The introductory sessions for this module will provide an overview of the subject and also expose students to the sources themselves. The seminars will focus on sources drawn from published and digitised resources, allowing students to develop their knowledge of the subject in conjunction with the close analysis of historiography provided in the co-requisite module, and to develop their skills in source analysis and acquisition. Some of the sources will be presented by individual students, others will be presented by students working in groups; and on other occasions there will be open discussion; students may also be expected to present and discuss specific sources they have found themselves from the module resources. You will be expected to prepare for seminars by reading and evaluating the relevant sources in advance, and will discuss the issues raised by them in the seminars.
Learning activities and teaching methods (given in hours of study time)
|Scheduled Learning and Teaching Activities||Guided independent study||Placement / study abroad|
Details of learning activities and teaching methods
|Category||Hours of study time||Description|
|Scheduled learning and teaching activities||44||22 x 2 hour seminars.|
|Guided independent study||256||Reading and preparation for seminars, coursework and presentations.|
|Form of assessment||Size of the assessment (eg length / duration)||ILOs assessed||Feedback method|
|Seminar discussion||Ongoing through course.||1-6, 8||Oral from tutor and fellow students.|
Summative assessment (% of credit)
|Coursework||Written exams||Practical exams|
Details of summative assessment
|Form of assessment||% of credit||Size of the assessment (eg length / duration)||ILOs assessed||Feedback method|
|Portfolio||70||2 assignments totalling 4000 words||1-7||Verbal and written.|
|Individual Presentation||30||20-30 minutes||1-8||Verbal and written.|
Details of re-assessment (where required by referral or deferral)
|Original form of assessment||Form of re-assessment||ILOs re-assessed||Timescale for re-assessment|
|Presentation||Written transcript of 20 minute presentation.||1-8|
The re-assessment consists of a 4,000 word portfolio of source work, as in the original assessment, but replaces the individual presentation with a written script that could be delivered in such a presentation and which is the equivalent of 20 minutes of speech.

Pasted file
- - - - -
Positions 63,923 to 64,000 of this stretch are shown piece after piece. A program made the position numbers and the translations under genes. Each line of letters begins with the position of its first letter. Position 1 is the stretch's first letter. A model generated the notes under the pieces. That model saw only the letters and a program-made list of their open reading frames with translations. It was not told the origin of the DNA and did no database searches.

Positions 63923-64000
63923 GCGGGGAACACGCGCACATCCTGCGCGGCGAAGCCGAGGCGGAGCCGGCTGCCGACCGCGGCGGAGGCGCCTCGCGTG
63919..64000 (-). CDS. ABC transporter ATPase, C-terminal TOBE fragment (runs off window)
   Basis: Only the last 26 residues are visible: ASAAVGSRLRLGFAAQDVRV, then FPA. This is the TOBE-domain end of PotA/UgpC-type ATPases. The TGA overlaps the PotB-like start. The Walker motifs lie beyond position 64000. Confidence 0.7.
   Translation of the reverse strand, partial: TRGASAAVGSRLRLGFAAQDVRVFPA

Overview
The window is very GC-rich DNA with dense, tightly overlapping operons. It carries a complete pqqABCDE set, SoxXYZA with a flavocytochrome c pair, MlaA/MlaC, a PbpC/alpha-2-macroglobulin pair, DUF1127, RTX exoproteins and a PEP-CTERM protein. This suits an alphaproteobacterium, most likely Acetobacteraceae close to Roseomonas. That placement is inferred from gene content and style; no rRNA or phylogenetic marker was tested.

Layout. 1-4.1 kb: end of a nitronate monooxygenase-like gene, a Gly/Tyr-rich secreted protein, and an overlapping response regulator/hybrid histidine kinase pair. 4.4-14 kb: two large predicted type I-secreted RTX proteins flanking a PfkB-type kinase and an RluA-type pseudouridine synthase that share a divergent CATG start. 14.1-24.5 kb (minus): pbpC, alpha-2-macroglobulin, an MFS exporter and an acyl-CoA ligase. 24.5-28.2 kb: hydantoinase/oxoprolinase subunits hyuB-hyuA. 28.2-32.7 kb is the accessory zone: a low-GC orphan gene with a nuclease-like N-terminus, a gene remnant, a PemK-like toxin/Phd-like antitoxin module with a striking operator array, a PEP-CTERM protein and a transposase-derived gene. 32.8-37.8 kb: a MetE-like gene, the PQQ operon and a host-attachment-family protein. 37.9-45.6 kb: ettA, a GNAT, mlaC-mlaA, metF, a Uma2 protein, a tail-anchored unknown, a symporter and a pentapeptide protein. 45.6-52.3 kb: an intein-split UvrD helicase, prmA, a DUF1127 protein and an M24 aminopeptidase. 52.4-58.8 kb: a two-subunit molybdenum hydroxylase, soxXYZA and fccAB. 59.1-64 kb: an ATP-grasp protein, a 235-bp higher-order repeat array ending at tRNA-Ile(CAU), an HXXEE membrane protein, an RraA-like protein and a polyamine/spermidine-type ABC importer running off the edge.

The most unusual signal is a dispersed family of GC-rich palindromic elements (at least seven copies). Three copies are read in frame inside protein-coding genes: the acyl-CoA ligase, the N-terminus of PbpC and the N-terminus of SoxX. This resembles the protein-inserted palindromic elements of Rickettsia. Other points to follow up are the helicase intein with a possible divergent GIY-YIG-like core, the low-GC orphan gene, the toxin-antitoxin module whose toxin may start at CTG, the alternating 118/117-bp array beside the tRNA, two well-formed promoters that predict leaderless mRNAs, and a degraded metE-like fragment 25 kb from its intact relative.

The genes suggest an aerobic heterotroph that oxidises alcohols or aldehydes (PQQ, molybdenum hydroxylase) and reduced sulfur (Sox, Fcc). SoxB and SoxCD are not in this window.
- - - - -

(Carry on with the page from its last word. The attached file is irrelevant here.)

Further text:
Indicative learning resources - Basic reading
Jeremy Seekings, “Whose Voices? Politics and Methodology in the Study of Political Organisation and Protest in the Final Phase of the ‘Struggle’ in South Africa.” South African Historical Journal 62:1 (2010): 7-28.
Sean Field, Oral History, Community, and Displacement: Imagining Memories in Post-Apartheid South Africa (New York: 2012)
Luise White, “Telling More: Lies, Secrets, and History,” History and Theory 39:4 (2000): 11-22.
Ann Laura Stoler, “Colonial Archives and the Arts of Governance,” Archival Science 2:1-2 (2002): 87-109.
Stephen Ellis, “Writing Histories of Contemporary Africa,” The Journal of African History 43:1 (2002): 1-26.
Published Primary Sources – Indicative Examples
Clifton Crais, The South Africa Reader (Duke University Press, 2013)
Module has an active ELE page?
Indicative learning resources - Web based and electronic resources
Web based and electronic resources:
African National Congress – Historical Documents: http://www.anc.org.za/documents
Aluka – Struggles for freedom: https://www.aluka.org/struggles
Anti-Apartheid Movement Archives: http://www.aamarchives.org/
Digital Innovation South Africa: http://disa.ukzn.ac.za/
District Six Museum: http://districtsix.co.za/
South African History Online: http://www.sahistory.org.za/
South African History Archive: http://www.saha.org.za/
Historical Papers (Digitised collections from their archive in Johannesburg): http://www.historicalpapers.wits.ac.za/
Truth and Reconciliation Commission (TRC): http://www.justice.gov.za/trc/
The O'Malley Archives via the Nelson Mandela Foundation: https://www.nelsonmandela.org/omalley/index.php/site/q/03lv01508.htm
Indicative learning resources - Other resources
Exeter Electronic Library resources include:
Empire Online, New York Times, Guardian, The Times
Available as distance learning?
Last revision date
Key words search
South Africa; apartheid; violence; crime; gender; youth